As a rule, such films are manufactured from solutions by casting. They can, however, also be obtained by extrusion through slit dies. If such films come into contact with organic non-solvents, for example carbon tetrachloride, their mechanical properties can be severely impaired, especially if the films are exposed to stresses during the action of such non-solvents. This can reach the point of the films breaking after a relatively short time. This property is known to experts as "stress-cracking."
Since, when using the electrical insulating films, the insulated parts may come into contact with non-solvents, for example, for the purpose of removing traces of grease and oil, it is only possible to use electrical insulating films whereof the proneness to stress-cracking is as low as possible.
As the viscosity of polycarbonates increases, the films manufactured therefrom show a reduction in the proneness to stress-cracking. At a relative viscosity of 1.70 (0.5 g in 100 ml of methylene chloride solution), corresponding to an average molecular weight of about 70,000, the proneness to stress-cracking is so slight that the usability of the films is no longer impaired.
Polycarbonates having such a high viscosity, however, cannot be processed into films on extuders, since at the high processing temperatures required for the purpose the polycarbonate is so severely damaged with an associated loss of an important part of the properties, that the material can no longer be used as an electrical insulating film. Hence, only polycarbonate of substantially lower viscosities can be extruded to give films. All extruded polycarbonate films corresponding to the state of the art, therefore, are unable to be used as an electrical insulating film, or can only be used to a very restricted degree, because of their proneness to stress-cracking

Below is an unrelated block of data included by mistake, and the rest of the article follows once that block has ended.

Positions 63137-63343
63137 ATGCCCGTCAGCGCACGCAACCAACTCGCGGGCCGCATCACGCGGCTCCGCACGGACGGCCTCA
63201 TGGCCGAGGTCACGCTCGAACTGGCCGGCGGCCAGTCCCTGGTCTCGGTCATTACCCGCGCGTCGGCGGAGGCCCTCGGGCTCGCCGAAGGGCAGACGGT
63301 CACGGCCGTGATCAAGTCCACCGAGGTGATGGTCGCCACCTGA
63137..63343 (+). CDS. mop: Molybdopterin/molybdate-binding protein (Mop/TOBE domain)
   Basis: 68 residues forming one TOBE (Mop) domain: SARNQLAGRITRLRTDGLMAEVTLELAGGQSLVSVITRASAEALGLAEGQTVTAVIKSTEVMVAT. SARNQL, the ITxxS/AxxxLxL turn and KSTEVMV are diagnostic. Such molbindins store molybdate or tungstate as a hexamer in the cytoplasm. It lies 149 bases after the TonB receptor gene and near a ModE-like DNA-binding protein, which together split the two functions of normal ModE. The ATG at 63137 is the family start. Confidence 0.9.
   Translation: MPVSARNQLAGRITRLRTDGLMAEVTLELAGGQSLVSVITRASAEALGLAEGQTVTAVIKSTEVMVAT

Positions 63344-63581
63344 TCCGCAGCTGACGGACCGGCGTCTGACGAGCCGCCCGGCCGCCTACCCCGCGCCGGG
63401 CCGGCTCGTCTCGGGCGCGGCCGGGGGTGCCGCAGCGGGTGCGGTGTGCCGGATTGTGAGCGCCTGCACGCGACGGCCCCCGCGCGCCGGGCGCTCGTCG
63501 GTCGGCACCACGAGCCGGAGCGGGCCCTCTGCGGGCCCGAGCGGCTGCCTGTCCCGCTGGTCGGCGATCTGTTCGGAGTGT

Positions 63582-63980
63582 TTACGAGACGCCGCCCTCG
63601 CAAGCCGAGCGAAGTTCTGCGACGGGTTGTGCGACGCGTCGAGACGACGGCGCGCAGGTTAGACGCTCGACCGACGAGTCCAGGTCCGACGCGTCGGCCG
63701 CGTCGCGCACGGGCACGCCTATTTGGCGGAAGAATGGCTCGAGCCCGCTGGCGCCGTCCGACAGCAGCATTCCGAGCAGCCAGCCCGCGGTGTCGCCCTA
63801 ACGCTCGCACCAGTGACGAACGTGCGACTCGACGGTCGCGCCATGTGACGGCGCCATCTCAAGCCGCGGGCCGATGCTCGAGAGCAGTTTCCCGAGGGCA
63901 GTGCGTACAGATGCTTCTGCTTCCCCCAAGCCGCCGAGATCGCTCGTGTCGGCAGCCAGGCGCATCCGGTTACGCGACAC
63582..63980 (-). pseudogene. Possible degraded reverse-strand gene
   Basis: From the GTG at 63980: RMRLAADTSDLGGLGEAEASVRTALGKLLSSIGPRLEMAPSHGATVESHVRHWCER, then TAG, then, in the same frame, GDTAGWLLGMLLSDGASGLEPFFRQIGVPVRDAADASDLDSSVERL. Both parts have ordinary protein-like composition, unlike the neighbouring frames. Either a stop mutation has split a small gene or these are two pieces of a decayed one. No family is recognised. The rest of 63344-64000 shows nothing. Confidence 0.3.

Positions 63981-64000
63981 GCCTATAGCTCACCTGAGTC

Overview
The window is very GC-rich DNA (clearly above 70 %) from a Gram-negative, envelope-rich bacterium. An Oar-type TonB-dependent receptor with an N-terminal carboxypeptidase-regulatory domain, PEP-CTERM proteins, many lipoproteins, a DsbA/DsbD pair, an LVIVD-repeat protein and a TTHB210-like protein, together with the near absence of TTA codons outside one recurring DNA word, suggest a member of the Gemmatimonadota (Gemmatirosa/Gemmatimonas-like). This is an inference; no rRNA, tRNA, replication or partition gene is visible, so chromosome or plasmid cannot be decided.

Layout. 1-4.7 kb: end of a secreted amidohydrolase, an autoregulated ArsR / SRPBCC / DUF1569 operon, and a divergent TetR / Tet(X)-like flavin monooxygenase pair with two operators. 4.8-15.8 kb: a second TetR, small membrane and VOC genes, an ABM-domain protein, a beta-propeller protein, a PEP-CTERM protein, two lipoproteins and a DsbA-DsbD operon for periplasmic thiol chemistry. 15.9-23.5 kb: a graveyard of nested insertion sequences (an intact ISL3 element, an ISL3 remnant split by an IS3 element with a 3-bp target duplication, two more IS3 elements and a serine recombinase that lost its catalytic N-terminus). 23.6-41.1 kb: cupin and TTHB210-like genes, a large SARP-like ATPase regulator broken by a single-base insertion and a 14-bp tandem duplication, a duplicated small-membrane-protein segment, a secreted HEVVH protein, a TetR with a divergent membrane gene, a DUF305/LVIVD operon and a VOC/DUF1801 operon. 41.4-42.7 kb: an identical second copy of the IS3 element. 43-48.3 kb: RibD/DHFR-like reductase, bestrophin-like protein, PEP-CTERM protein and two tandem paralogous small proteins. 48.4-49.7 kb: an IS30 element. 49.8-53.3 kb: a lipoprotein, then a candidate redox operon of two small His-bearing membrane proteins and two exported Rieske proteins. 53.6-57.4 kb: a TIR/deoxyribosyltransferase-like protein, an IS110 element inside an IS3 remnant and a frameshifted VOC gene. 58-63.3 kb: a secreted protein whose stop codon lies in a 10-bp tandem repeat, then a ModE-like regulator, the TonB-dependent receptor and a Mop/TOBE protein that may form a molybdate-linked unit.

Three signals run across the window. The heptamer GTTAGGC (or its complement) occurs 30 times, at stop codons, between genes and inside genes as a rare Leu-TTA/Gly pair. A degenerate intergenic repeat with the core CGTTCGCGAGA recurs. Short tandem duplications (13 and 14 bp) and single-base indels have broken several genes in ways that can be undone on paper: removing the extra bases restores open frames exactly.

Polycarbonate films which are used for the insulation of electrical coils in addition to having a low susceptability to stress-cracking, must also be resistant to styrene solutions of unsaturated polyester casting resins since these coils are frequently potted in such casting resins. The known extruded polycarbonate films, because of their low viscosity, do not show sufficient resistance towards the styrene solutions of the unsaturated polyester casting resins used. They can, therefore, not be used for coil insulation.